In the present research, based on third-order Newton interpolation polynomial and third-order Hermite interpolation polynomial techniques, this study proposes a straightforward and effective third-order full-discretization Method (called NI-HI-3rdFDM) to predict the regenerative chatter stability in milling operations. Experimental results using simulation show that the proposed NI-HI-3rdFDM can not only efficiently predict the regenerative chatter stability but also accurately identify the SLD. The comparison results also indicate that the proposed NI-HI-3rdFDM is very much more accurate than that of other existing methods for predicting the regenerative chatter stability in milling operations. A demonstrative experimental verification is provided to illustrate the usage of the proposed NI-HI-3rdFDM approach to regenerative chatter stability prediction. The feature of accurate computing makes the proposed NI-HI-3rdFDM more adaptable to a dynamic milling scenario, in which a computationally efficient and accurate method is required.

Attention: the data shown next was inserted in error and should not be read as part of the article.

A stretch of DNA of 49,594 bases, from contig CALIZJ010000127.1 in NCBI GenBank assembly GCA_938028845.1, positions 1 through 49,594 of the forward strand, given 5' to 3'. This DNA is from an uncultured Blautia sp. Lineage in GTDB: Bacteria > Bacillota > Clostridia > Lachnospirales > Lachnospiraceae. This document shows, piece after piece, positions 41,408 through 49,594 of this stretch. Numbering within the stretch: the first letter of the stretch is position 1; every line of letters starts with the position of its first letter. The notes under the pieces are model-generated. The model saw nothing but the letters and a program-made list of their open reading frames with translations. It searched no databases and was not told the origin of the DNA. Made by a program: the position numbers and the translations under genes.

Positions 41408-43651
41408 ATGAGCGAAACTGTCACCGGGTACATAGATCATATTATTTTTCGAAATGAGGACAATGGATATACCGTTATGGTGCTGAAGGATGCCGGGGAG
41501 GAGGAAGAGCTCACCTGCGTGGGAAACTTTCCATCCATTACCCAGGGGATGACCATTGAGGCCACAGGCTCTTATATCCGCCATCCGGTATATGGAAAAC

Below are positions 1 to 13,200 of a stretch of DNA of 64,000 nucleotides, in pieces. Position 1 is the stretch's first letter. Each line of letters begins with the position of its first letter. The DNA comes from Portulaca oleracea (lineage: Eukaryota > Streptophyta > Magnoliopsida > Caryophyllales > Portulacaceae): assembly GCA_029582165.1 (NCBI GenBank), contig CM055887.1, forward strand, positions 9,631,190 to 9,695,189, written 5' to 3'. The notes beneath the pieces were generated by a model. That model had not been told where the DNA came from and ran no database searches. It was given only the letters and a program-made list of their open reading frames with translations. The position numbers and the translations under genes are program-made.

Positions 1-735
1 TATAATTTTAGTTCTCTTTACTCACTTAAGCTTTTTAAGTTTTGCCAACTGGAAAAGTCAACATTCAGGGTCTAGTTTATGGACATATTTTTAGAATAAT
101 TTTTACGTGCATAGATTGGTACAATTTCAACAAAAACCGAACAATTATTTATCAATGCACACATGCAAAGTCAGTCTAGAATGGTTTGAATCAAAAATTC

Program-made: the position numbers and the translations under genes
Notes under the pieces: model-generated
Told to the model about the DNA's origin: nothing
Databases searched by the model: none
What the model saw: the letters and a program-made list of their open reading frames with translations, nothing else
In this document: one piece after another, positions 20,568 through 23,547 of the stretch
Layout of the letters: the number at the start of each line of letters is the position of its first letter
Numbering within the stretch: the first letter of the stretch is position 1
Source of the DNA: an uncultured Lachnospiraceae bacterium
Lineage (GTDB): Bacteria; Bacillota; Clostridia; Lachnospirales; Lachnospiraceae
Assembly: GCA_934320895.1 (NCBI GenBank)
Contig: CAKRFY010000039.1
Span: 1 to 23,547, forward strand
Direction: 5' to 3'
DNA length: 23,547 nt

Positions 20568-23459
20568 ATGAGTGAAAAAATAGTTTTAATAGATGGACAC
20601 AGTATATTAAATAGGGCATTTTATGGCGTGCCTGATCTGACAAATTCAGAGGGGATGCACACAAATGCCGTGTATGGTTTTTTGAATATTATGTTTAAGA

The study is organized as follows. Section 2 describes the mathematical model of milling dynamics adopted in this study. The proposed NI-HI-3rdFDM for solving the mathematical model of milling dynamics for regenerative chatter stability prediction is described in Section 3. Section 4 presents the performance comparisons of the proposed NI-HI-3rdFDM with those of existing methods in the literature. Experimental results are given in Section 5, and these indicate that the proposed NI-HI-3rdFDM is capable of efficiently creating superior SLDs for accurate and efficient regenerative chatter stability prediction. Finally, Section 6 is devoted to conclusions and directions for future research.

2. Mathematical Model of Milling Dynamics